Lighting from stadium to lettuce: could lighting contribute to feed 10 billion people in 2050?

October 19, 2017 //By Patrick Le Fèvre
With the vital need to save energy, the power industry has permanently innovated numerous ways to increase efficiency including by the way we convert electron to electron.

Power conversion ratios are approaching physical limits, energizing research and innovation and enabling applications that were so far impossible or at least not economically viable. In lighting, new applications are requiring power designers to explore a new dimension, the efficient conversion from electron to photon which has created the lighting of the future.

Since 1860, when English inventor Sir Joseph Wilson Swan created the first electric light bulb concept, followed by Thomas Edison and his team in 1879 patenting and perfecting the carbon-thread incandescent lamp after many, many attempts and the subsequent and rather ubiquitous “Edison bulb” used around the world, the lighting industry has been continually evolving. From the sodium lamps introduced by Philips in 1932 and the commercialization of the fluorescent lamps by General Electrics in 1938, to the introduction of “energy saving in lighting” this segment has been very innovative but as well contributed to the development of vital technologies in health, safety and sustainability.

The amazing flood of lighting innovations contributed to make our lives better while reducing energy consumption but the real benefits are not always obvious when applied at a very large scale. From: “how to save three quarter of the energy consumed to light gigantic stadiums to how to grow food for a projected 10 billion people in 2050”, energy efficient and intelligent lighting are taking part of the solution! How could that be possible?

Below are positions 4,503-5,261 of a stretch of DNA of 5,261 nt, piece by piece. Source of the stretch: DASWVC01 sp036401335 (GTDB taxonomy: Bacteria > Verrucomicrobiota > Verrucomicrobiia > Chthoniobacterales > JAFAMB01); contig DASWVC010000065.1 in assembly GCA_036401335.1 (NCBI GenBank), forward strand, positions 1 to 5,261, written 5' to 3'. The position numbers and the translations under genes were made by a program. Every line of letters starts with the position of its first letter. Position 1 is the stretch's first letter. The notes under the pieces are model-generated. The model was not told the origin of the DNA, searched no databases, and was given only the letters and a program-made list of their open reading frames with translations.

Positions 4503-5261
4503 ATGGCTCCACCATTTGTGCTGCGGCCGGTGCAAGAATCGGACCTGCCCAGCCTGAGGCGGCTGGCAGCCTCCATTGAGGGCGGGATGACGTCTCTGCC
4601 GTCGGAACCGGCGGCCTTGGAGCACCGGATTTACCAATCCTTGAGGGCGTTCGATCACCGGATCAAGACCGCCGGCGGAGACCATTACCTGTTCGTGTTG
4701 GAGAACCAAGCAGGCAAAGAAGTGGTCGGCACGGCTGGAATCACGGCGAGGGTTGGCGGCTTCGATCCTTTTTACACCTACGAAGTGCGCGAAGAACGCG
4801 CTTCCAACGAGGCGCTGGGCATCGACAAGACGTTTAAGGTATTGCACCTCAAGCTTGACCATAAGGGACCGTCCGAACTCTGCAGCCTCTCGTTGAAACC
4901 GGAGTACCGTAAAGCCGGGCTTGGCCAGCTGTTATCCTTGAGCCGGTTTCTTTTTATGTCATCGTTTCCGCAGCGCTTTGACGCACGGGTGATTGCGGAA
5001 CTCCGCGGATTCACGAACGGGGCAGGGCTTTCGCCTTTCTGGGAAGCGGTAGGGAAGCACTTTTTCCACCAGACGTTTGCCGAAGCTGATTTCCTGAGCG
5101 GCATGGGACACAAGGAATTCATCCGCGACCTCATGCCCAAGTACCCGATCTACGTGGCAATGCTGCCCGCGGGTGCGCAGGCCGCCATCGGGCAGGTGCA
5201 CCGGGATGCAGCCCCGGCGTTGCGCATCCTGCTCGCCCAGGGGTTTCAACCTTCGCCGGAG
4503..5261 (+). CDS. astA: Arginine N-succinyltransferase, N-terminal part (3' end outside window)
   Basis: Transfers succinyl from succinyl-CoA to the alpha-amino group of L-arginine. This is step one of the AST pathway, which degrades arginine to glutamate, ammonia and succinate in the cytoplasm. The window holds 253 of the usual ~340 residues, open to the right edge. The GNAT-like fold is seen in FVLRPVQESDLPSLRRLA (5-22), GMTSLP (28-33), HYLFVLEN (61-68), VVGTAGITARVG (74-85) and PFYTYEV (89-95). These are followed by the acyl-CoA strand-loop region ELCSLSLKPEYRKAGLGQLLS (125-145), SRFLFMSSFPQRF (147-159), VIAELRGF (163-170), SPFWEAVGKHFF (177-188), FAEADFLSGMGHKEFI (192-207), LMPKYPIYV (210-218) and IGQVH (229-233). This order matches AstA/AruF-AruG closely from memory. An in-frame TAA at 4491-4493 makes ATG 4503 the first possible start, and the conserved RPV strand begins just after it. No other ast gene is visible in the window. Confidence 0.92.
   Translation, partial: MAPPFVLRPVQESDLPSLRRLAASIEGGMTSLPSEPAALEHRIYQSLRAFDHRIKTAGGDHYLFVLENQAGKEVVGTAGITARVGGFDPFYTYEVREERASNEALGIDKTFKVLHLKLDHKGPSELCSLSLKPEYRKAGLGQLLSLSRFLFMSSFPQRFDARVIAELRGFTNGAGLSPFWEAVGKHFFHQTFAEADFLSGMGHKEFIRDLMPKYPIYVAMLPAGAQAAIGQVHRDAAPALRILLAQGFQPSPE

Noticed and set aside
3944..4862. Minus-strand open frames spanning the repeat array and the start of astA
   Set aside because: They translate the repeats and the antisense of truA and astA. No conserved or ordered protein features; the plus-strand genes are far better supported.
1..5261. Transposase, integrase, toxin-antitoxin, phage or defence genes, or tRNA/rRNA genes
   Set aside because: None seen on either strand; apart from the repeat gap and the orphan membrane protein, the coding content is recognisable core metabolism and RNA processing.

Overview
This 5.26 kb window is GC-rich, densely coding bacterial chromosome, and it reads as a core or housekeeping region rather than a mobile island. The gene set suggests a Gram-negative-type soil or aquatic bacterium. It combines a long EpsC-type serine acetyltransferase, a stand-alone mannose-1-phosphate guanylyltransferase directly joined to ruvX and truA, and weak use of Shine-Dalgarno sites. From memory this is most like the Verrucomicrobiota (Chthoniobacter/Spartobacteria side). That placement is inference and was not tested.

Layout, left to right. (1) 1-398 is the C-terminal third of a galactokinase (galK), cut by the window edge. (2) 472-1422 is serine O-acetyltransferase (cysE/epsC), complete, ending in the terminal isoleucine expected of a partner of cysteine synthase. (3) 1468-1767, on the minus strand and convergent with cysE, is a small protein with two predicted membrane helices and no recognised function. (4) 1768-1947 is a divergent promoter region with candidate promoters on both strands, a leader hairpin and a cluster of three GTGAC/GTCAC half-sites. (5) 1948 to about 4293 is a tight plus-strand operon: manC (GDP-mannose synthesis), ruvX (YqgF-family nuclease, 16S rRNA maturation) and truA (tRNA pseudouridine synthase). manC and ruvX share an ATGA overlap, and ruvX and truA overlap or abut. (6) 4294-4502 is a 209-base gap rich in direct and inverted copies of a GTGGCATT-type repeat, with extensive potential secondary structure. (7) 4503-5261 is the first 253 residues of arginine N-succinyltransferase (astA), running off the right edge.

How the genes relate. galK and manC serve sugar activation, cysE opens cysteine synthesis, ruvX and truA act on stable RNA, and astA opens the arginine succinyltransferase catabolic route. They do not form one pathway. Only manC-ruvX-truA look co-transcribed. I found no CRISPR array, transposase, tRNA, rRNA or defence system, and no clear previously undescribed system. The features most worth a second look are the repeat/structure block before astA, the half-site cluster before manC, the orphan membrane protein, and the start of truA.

The lighting market segment is very diversified, but Solid State Lighting (SSL) based on LEDs have popped the conventional light bubble making the Edison bulb effectively obsolete and they are now infringing on fluorescent lighting as well. The possibilities offered by SSL are also bringing lighting advantages in industrial applications such as for roads and parking lots, stadiums and stages, but also benefiting urban farming, horticulture, water purification, and medical lighting and light therapy.

Where electrons meet photons, SSL requires power designers to work very closely with LED manufacturers. One example is so-called “GaN (Gallium Nitride) lighting,” using GaN transistors in the power stage, and GaN-on-Silicon in the LED element. Although anecdotic, it reflects the industrial maturity of the usage of GaN in the power and lighting industries. As a power designer it is very interesting to follow both technologies and I foresee huge benefits in that association.